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Cleo Sol’s Heaven is a splendid collection of autumnal vignettes


Release date: 15 September 2023
Cleo Sol Heaven cover
15 September 2023, 09:00 Written by Noah Barker

With a name currently more valuable than the collective oil reserves of America, Cleo Sol seems to organize her existence through the studio.

Her prolific output with producer Inflo as part of SAULT and within her own solo catalogue is dipped in personal turmoil yet dredged in testimonies of growth. Her previous solo outing, Mother, released in 2021, was the most singularly graceful way an artist could have gone about exhuming the skeletons in their closet while letting the listener into the healing process. SAULT has released over a dozen records in 4 years, with Heaven being her third solo record in that time span; needless to say, God has gifted a blessed few with expediency. Heaven is a brief, yet indulgent series of funk jams and sultry, lofi ballads, fit to make leaves age into Autumn based on atmosphere alone.

As the presence of God and faith become overarching narratives in her oeuvre, Heaven seems to brush all of her previous bases like she’s backtracking a foul ball. Paring down Mother’s 67-minute opus into 30 minutes of ruminations and snapshot instrumental ideas, Inflo and Sol’s pacing abilities are unmatched; even the briefest of encounters with ideas yield immediate attachment and longing after they’ve dissipated. Between the depth of the jazzy keys which begin the record, to the wonderfully breathy acoustics on the closer, any 10-second interval of the record displays lofi-comfort and high-fidelity creativity.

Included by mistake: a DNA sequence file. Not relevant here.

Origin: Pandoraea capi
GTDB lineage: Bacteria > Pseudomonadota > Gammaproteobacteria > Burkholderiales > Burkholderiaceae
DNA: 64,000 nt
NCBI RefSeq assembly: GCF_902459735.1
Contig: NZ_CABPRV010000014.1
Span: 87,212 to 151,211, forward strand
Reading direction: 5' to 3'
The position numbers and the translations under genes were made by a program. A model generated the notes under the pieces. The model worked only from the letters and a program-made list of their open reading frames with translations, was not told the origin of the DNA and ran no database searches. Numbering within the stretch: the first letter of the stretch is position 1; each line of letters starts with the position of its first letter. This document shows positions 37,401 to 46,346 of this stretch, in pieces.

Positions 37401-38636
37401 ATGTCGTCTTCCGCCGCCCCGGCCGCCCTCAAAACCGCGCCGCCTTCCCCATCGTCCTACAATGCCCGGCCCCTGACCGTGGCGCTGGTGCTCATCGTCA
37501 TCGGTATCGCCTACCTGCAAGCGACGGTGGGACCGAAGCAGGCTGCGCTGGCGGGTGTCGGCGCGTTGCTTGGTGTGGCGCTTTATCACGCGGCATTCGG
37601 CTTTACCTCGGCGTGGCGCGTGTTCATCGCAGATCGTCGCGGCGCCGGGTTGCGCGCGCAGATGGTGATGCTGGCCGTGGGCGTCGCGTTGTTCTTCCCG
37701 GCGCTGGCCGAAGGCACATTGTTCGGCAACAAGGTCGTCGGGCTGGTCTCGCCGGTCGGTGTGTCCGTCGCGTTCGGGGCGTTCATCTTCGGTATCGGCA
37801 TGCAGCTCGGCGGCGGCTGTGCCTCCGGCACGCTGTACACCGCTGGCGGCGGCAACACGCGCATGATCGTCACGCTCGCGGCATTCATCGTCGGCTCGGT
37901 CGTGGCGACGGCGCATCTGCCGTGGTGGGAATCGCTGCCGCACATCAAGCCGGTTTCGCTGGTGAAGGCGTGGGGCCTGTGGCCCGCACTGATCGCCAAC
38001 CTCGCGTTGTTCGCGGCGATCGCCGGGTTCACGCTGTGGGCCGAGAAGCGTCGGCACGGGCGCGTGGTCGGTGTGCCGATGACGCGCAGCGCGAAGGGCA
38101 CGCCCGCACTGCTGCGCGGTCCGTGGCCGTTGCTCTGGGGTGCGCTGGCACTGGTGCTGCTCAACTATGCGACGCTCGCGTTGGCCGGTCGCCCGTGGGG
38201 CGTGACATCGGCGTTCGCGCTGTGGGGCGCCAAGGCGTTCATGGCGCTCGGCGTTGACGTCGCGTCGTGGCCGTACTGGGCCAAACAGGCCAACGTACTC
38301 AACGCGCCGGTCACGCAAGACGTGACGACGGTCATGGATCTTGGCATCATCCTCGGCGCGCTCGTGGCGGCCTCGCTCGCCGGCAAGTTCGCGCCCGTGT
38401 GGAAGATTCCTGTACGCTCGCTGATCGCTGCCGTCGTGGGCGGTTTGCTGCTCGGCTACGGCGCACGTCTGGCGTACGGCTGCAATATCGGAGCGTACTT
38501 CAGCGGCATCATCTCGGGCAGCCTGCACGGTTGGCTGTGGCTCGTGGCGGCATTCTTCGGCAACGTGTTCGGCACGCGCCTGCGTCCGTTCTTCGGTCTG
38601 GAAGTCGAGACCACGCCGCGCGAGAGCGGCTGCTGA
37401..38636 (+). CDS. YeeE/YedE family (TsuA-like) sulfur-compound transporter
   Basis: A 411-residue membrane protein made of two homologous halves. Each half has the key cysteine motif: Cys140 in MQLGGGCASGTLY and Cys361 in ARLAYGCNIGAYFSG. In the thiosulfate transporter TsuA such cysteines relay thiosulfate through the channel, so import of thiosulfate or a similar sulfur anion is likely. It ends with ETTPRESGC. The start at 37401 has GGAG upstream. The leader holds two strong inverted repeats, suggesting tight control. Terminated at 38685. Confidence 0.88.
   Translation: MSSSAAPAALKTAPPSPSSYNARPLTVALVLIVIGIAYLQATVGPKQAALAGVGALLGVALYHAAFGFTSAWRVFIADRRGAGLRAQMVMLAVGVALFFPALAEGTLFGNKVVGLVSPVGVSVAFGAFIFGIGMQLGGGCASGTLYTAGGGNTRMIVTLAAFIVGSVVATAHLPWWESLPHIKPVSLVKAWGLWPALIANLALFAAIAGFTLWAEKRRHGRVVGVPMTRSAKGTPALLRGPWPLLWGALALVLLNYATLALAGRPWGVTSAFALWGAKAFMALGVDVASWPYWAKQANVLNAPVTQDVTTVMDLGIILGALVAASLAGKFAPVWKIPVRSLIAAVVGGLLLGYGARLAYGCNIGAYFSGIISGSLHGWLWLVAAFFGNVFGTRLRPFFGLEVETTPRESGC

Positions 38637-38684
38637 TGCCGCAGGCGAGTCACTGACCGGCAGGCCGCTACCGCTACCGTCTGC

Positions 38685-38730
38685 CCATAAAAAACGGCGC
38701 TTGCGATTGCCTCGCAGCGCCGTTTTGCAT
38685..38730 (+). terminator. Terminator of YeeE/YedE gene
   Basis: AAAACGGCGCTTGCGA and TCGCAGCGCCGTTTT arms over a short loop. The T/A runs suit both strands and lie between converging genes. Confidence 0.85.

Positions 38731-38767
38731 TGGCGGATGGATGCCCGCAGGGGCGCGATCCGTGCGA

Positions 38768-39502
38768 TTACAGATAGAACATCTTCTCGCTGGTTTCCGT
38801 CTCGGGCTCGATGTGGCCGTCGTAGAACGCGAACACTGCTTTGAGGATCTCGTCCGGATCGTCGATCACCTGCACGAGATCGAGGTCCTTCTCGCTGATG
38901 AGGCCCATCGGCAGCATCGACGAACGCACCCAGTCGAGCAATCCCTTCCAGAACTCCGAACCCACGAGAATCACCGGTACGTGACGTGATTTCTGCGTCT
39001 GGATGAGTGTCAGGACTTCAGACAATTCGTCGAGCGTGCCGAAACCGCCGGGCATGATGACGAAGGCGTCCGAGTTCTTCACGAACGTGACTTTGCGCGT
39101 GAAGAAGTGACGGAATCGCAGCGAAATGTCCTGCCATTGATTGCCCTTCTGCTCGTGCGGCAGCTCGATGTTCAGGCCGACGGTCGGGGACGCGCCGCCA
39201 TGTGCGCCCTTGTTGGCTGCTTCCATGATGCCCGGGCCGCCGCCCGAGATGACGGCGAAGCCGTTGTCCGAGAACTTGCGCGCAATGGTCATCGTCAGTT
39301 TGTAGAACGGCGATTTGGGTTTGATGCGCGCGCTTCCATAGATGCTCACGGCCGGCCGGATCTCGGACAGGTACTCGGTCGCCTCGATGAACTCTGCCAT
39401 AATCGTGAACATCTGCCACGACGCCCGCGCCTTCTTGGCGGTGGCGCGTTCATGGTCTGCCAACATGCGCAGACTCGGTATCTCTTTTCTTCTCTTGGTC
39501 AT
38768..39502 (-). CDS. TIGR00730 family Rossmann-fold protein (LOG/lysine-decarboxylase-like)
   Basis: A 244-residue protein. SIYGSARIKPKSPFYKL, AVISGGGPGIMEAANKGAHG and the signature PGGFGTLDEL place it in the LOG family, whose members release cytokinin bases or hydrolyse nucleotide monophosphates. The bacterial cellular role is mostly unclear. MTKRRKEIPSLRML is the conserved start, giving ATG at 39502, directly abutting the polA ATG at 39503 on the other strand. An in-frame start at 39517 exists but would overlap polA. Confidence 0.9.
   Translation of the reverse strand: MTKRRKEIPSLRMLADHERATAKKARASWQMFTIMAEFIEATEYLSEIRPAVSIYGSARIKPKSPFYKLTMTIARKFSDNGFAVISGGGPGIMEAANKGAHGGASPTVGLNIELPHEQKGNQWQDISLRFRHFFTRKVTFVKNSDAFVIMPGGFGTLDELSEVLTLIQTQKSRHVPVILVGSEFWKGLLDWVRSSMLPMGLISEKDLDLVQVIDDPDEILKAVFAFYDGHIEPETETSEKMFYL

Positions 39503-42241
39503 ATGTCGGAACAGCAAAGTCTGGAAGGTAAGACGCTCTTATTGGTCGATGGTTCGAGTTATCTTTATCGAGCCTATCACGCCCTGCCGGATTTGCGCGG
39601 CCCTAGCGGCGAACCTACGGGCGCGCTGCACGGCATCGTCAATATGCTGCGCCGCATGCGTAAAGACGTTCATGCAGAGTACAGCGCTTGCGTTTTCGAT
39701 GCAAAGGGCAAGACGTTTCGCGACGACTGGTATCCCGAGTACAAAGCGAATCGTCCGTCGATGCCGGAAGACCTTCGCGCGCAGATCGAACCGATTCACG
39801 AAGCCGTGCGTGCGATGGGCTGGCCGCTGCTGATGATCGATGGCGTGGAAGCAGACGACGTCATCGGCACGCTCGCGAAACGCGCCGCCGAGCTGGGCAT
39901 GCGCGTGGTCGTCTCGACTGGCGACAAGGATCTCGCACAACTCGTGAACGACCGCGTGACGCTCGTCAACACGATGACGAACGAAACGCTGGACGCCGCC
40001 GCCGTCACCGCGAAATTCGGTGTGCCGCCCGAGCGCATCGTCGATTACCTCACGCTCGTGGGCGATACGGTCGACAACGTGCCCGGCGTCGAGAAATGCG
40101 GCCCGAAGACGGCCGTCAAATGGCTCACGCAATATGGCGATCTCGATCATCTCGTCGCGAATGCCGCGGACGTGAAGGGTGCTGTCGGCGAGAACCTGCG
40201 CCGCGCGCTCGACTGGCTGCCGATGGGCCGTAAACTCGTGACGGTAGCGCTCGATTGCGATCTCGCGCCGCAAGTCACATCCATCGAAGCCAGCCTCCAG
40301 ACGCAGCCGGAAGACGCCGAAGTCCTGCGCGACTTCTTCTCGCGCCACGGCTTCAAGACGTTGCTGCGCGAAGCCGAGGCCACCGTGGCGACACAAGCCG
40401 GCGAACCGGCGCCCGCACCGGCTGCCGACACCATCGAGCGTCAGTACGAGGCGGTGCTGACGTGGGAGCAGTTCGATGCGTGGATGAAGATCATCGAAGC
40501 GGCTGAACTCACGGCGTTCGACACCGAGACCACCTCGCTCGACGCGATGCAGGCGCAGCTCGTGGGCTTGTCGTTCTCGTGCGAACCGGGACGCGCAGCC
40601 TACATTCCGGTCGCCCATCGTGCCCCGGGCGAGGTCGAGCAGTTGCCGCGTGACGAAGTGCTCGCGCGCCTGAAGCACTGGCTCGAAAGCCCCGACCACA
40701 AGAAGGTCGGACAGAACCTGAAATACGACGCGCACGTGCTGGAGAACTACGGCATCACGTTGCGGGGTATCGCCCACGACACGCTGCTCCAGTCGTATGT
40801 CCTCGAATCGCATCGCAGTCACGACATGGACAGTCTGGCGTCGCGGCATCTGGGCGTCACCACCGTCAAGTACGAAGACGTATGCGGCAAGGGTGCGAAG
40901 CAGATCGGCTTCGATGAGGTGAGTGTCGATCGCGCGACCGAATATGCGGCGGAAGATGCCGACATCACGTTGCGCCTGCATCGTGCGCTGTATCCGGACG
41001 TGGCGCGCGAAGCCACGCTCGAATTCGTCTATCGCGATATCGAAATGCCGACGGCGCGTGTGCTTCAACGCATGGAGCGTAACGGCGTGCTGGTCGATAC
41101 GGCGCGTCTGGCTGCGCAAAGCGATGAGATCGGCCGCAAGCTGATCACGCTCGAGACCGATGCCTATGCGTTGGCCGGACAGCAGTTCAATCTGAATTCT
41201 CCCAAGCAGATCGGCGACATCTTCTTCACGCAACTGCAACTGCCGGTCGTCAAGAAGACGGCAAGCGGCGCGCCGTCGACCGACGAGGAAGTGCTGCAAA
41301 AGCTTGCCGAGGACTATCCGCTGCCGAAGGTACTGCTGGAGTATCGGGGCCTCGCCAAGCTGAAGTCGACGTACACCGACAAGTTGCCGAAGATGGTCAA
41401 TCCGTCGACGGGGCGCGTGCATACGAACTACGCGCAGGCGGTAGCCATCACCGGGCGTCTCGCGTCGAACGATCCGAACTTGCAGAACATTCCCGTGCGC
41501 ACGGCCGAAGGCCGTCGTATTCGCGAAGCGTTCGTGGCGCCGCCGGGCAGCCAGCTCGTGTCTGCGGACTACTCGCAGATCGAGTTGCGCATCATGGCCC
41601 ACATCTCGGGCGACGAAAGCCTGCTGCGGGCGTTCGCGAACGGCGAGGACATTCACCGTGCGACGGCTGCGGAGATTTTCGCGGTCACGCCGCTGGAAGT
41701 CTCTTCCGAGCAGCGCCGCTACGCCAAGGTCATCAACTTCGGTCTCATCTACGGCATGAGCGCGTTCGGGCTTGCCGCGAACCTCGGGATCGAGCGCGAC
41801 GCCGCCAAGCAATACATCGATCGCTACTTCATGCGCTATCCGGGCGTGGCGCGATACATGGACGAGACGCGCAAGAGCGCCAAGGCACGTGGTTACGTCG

The title track feels fit for a flattering comparison to D'angelo's Voodoo, one that should elucidate just as much about Cleo’s vocal range as it does her musical range. As, moments after its conclusion, sparse pianos and densely layered harmonies agonize over lost acquaintance on “Old Friends.” The following “Miss Romantic” is a near-sickening reminder as to the talent of producer Inflo, showcasing his innate ability to make sonic mountains out of a few key sounds, or rather, how to make a groove with a drum, a bass, and a dream. Sol’s ascending harmonies in step with the fluttering guitar leads on this track mystify and enchant; it is one of the most resolutely groovy and endearing songs they’ve yet to write.

The dizzying rhythm sections of “Golden Child (Jealous)” and “Nothing on Me” sling the third leg of the record into car-crash velocity for its finale, the gentle “Love Will Lead You There.” It’s an instantly recognizable ballad from the pair whom I have every inclination to call the modern McCartney-Lennon: a badge often bestowed on inopportune candidates. But as the harmonies which close the track lead themselves out of the early autumn fog and back into view, it’s difficult to imagine what other songwriters, for the last 4 years, have done so much with so little time. What else can be said about Inflo and Cleo Sol except that they represent that oft-forgotten point of this art form: joy as an act of humanity.

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